The "blanket of shadow" only does one thing: block out a fair amount of light from the sun. The "blanket" is not actually physically tangible (it is magic so suspend your beliefs), it's kind of literally just darkness covering the atmosphere. It has no effect on anything (presumably), it just blocks light. The sky is not covered in clouds so therefore this has no relation to weather, if I'm correct. Heat and some light still touches the surface of the Earth. My questions are:

  • with this "blanket" blocking out light, would it also block out heat automatically, and would heat be dampened slightly as well? Let's assume for a second that heat would be dampened. Would it be so sparse that the world would be struck by an ice age, or would places that are today tropical simply become dry and cold?
  • there are types of plant life which survive with little light, correct? Would humans be able to survive in a world like this? (I assume it would become apocalyptic as farming would become extremely difficult, and most plant life would have to be grown under artificial lighting).

Edit: just so that you have an idea of how dim light on Earth would be, the sky's brightest point would be an inky blue, as if we were only ever an hour or so away from sunrise. Nights would have no stars or moon.

closed as too broad by Mołot, JDługosz, Pavel Janicek, Anketam, Frostfyre Feb 13 '17 at 13:13

Please edit the question to limit it to a specific problem with enough detail to identify an adequate answer. Avoid asking multiple distinct questions at once. See the How to Ask page for help clarifying this question. If this question can be reworded to fit the rules in the help center, please edit the question.

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    Define "light". Does IR and UV count? What's the height of your blanket? And how much is "some light"? What % is blocked? – Mołot Feb 12 '17 at 22:08
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    Can light leave as well as enter? Is it destroyed or just reflected back at the target? – Zxyrra Feb 12 '17 at 22:33
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    There are a number of questions in here where each can be there own question and one of the questions about plant life that need little light may be better suited for biology.stackexchange.com – Anketam Feb 13 '17 at 11:23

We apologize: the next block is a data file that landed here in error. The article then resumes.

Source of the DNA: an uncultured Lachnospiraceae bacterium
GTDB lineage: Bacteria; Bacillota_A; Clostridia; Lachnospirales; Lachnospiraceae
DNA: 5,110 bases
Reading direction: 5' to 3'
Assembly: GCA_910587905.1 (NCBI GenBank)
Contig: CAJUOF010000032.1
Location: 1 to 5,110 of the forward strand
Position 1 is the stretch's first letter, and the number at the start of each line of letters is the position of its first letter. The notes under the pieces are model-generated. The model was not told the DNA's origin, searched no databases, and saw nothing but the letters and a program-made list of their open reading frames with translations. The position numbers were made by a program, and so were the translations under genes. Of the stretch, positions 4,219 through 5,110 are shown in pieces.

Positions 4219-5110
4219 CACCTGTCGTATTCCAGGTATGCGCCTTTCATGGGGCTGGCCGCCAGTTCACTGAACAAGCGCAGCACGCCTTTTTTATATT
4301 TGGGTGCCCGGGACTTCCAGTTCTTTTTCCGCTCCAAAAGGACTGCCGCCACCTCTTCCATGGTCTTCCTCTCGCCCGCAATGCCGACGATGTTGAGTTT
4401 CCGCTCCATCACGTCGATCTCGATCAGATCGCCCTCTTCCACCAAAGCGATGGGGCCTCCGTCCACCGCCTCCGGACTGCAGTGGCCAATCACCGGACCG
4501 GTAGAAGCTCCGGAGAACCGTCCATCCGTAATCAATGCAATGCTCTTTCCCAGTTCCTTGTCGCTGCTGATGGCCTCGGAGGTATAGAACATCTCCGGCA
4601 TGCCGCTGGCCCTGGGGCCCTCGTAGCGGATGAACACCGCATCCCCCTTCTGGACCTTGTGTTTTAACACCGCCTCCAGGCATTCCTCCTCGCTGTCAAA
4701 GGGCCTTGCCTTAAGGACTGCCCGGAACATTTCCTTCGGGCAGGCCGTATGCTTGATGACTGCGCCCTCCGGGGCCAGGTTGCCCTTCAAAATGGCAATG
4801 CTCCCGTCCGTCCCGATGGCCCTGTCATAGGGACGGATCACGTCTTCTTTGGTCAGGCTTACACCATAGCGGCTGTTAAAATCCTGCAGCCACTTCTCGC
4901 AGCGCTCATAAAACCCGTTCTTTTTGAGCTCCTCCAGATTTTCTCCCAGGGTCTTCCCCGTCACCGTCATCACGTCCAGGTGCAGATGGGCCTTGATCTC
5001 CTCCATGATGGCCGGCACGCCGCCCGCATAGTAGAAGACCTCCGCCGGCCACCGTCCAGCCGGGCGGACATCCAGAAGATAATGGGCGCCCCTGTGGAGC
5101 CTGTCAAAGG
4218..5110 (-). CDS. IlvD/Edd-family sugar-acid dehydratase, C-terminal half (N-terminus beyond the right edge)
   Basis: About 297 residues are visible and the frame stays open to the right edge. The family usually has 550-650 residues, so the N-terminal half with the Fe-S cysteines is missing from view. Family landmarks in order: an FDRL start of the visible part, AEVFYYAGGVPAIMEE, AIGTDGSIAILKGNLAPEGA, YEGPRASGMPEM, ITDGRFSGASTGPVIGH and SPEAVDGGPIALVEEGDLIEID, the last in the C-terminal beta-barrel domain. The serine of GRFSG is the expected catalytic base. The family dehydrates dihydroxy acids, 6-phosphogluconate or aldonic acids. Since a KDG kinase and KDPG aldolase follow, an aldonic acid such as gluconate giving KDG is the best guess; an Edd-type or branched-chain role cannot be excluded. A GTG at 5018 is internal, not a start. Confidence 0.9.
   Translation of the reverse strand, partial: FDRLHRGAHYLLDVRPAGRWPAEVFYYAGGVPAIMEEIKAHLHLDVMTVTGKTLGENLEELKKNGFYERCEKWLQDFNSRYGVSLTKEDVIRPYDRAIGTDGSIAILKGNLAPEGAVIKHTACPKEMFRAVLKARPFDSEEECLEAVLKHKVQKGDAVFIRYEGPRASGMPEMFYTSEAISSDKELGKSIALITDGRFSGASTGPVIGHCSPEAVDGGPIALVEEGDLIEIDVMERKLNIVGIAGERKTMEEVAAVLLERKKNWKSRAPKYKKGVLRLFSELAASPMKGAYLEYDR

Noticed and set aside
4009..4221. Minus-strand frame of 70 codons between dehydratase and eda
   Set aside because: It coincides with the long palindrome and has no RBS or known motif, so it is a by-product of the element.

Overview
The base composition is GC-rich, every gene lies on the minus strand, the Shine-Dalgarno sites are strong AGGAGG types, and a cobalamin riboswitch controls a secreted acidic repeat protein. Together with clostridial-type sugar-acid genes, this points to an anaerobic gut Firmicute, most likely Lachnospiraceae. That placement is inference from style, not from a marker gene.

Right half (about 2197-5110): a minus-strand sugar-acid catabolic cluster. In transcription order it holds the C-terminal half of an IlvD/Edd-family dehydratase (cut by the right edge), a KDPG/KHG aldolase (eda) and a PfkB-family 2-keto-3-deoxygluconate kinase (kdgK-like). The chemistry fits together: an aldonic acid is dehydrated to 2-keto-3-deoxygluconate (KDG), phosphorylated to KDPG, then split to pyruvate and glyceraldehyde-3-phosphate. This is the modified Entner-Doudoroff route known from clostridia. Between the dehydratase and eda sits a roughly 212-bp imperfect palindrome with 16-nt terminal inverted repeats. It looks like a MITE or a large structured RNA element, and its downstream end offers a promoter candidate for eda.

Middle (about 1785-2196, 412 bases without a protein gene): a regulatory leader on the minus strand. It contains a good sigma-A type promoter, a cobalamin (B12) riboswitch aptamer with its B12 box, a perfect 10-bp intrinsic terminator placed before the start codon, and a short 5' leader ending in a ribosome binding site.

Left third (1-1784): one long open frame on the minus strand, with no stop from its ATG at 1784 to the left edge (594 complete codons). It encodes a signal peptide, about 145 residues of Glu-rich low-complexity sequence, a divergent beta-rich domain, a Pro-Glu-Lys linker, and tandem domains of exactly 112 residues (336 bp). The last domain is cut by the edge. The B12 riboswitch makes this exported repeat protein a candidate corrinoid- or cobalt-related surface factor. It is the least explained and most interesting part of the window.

Eliminating 50% of visible light with no change in infrared or ultraviolet produces Snowball Earth, with ice extending to the equator. Temporarily.

As has been mentioned, visible light accounts for 44% of solar energy. Eliminating half of this, which would only be slightly noticeable in terms of brightness, cuts the total energy by 22%. Since black-body emission will produce an equilibrium temperature proportional to the 4th root of energy, average temperature drops by 6%. Current average temperature is about 290 K, so the new temperature is 272.5 K, or just below freezing. This alone will cause an ice age of a sort not seen in recent geologic times. During the past million years or so, the worst deviation from current temperatures was about 9 K, and this would be twice that.

To make matters worse, current temperatures are greatly above the temperature indicated by simple absorption/radiation (about 33 K more), and the cause is greenhouse gasses. The dominant greenhouse gas is (no, not CO2) water vapor. With most of the water vapor precipitated out of the atmosphere by the low temperatures, you can expect at least another 15 K drop in average temperature.

And, of course, all this ice will increase the earth's albedo, dropping temperature even more.

All of this is temporary, though. With the oceans frozen solid and no land life, there is no mechanism for sequestering CO2 produced by volcanic eruptions, so it will build up. At some point the greenhouse effect of this CO2, combined with the reduced albedo caused by dust emitted by eruptions will raise the temperature high enough to melt ice, and a positive feedback cycle will raise the temperature even more.

At this point, the question becomes one of the persistence of plant life in the ocean. If even a small population remains, they will spread explosively and begin reducing the CO2 to oxygen. It is an open question whether the resulting situation would produce a stable equilibrium or an oscillation between hot and cold. Alternatively, if no such life has managed to hang on, the new greenhouse atmosphere will persist until life re-evolves. Since there has apparently been at least one Snowball Earth episode in the past, the survival of a remnant population seems likely. This is, of course, extrapolating from a single point, so the conclusion is hardly a strong one.

  • Was about to say something similar about albedo / feedback loops and all those effects. Nice job covering the topic! – Zxyrra Feb 12 '17 at 22:19